National and State NAACP Leaders Speak Out on Oppressive North Carolina AgendaApril 24, 2013
(WASHINGTON)—The NAACP President and CEO, North Carolina State Conference, and Rabbi David Saperstein, NAACP Board Member and Chair of the National Committee on Religious Affairs, released the following statement in response to recent action and newly introduced legislation in the North Carolina state legislature. The policies and bills increase voter restrictions and target healthcare expansion, unemployment benefits, education reform, and tax credits for the poor.
Benjamin Todd Jealous, President and CEO of the NAACP:
“Extremist lawmakers in North Carolina are trying to use voter suppression to advance their retrogressive political agenda,” stated NAACP President and CEO Benjamin Todd Jealous. “We support the North Carolina NAACP, the People’s Coalition, and their allies in the clergy as they encourage lawmakers to promote the welfare of all citizens. We cannot allow our democracy to be compromised by politicians who would rather stop some voters from voting than do the hard work of convincing those voters to vote for them.”
Rabbi David Saperstein, NAACP Board Member and Chair of the National Committee on Religious Affairs:
“According to the North Carolina State Constitution, all political power is vested in the people and derives from their will,” stated Rabbi Saperstein. “Right now that vision is under attack on multiple fronts. Lawmakers are attempting to impose their agenda by suppressing the vote, in a way that will severely hurt the most vulnerable people in the state. Their plan will only further marginalize communities that already struggle with the legacy of poverty and segregation. Those whose abiding commitment to equal rights derives from their core religious beliefs cannot and will not ‘stand idly by’.”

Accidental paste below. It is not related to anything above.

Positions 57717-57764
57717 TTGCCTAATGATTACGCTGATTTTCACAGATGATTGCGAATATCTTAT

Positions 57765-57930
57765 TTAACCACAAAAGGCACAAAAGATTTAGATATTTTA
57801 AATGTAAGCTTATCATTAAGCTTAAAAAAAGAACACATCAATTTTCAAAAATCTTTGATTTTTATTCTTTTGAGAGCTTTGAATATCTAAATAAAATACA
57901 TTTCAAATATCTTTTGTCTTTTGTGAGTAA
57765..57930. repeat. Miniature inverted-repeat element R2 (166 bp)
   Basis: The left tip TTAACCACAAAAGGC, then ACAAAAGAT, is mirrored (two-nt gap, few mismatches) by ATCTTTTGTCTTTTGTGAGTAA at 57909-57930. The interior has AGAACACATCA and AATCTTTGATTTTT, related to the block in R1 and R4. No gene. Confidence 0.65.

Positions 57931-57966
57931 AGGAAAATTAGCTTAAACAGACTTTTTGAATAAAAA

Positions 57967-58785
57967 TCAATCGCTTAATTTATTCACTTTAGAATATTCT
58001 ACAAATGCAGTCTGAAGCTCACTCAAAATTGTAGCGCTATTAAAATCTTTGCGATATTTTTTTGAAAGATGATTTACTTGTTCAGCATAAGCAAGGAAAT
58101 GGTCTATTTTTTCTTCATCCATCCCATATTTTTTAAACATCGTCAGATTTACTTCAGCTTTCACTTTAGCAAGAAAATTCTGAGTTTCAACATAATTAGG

Rev. Dr. William J. Barber, President of the NAACP North Carolina State Conference:
“Our legislature is launching an attack on education, voting rights, the poor and the sick,” said Rev. Dr. William J. Barber, President of the NAACP North Carolina State Conference. “This attack comes from the policies of the old south which requires a clear moral response, in the deepest tradition of the nonviolent movement to inspire public outcry and protest. When legislatures work to limit the voices in one group for political gain it is bad for our communities, North Carolina, and our country. It is a moral imperative that our elected officials act in the best interest of all constituencies. We encourage leaders in the faith community to engage their members and implore those officials to act as one for the sake of all. Just one person without a voice or influence is a detriment to his or her state.”
Founded in 1909, the NAACP is the nation's oldest and largest nonpartisan civil rights organization. Its members throughout the United States and the world are the premier advocates for civil rights in their communities. You can read more about the NAACP’s work and our five “Game Changer” issue areas here.